Anthony Bourdain

Heartfelt responses from fans and loved ones continue to emerge after it was reported that Anthony Bourdain died of an apparent suicide. As a chef, travel writer, and host of Parts Unknown, Bourdain connected to people around the world, and, as evident in NASA astronaut Scott Kelly’s tribute, his work touched those in space, too.

Responding to the news on Twitter, Kelly shared his memories of Anthony Bourdain and the impact he had on the astronaut on Friday. Kelly, who is a veteran of four space flights and former commander of the International Space Station, revealed that Bourdain’s TV show Parts Unknown made him feel more connected to the planet he was orbiting.

“I watched his show when I was in space. It made me feel more connected to the planet, its people and cultures and made my time there more palatable,” Kelly said of Bourdain. “He inspired me to see the world up close.”

Kelly’s sentiment toward the TV show was one shared by many on Twitter. Responding to the news, Bourdain’s fans and loved ones pointed to the ways in which Bourdain celebrated humanity in all of its rich cultural diversity throughout his career, bringing people together with a curiosity for the unknown and a shared love of food.

Kelly’s love of Parts Unknown may well have been reciprocal, as Bourdain had a proclivity for science and space travel. When working on Bravo TV’s Top Chef in 2010, he invited astronauts Buzz Aldrin, Sandy Magnus, and Leland Melvin to the show that explored cuisine in space. Food in space is traditionally thought of as bland, utilitarian, and unappetizing, and the chef challenge was to create a dish that could be freeze-dried and sent into space, giving astronauts a taste of home.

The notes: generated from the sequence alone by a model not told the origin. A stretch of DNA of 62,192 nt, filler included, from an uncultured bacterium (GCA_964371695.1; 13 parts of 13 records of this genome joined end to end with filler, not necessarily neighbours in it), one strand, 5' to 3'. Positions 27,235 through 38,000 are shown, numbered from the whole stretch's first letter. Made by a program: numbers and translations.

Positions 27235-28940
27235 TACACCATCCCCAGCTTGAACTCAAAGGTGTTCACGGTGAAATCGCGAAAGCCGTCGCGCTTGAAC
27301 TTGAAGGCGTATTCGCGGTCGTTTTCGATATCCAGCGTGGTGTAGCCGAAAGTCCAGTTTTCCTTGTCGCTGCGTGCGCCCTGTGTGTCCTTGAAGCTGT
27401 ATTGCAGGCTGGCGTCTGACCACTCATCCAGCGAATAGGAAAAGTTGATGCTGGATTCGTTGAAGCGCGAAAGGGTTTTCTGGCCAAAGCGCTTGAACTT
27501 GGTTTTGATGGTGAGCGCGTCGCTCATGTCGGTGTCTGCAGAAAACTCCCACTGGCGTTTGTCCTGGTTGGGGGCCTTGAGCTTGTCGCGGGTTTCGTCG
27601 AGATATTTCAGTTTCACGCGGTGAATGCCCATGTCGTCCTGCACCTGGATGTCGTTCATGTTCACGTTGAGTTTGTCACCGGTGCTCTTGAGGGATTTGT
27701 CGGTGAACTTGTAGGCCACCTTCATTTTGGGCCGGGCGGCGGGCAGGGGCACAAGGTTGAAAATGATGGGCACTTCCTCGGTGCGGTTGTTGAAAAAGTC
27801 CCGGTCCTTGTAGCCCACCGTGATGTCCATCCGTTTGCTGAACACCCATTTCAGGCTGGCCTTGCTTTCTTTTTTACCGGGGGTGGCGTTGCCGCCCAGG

“Crew members continually say that when they’re in such an unfamiliar environment so far away, food is one of the main things that remind them of home,” NASA said of the episode when it aired.

Anthony Bourdain, Padma Lakshmi, and Buzz Aldrin dining during the "Space Food" episode of Top Chef
Anthony Bourdain, Padma Lakshmi, and Buzz Aldrin dining during the "Space Food" episode of Top Chef

Bourdain continued to collaborate with the science community when he hosted Parts Unknown. In 2017, when he traveled to Antarctica to film the TV show, he spent the majority of his time with the scientists stationed there, conducting research on climate change. The episode led the American Council for Science and Health to commend Bourdain for his honest depiction of the lives of those scientists.

Neil deGrasse Tyson also shared his condolences and reflected on Bourdain’s love of science on Friday, noting the parallels between the science community and Bourdain’s own explorations.

“We talked about the science of food and the relationship between culture and what foods you would eat or have the likelihood of eating depending where you are — what latitude you are on earth, what foods you prefer, how much spice is in it,” he said.

Such responses from the science community point to the extent of Bourdain’s influence. He not only brought a taste of home to space but reminded those still on Earth that there is more to be discovered.

If you or someone you know needs help, contact the National Suicide Prevention Lifeline at 1-800-273-8255.

Photos via Bravo Photo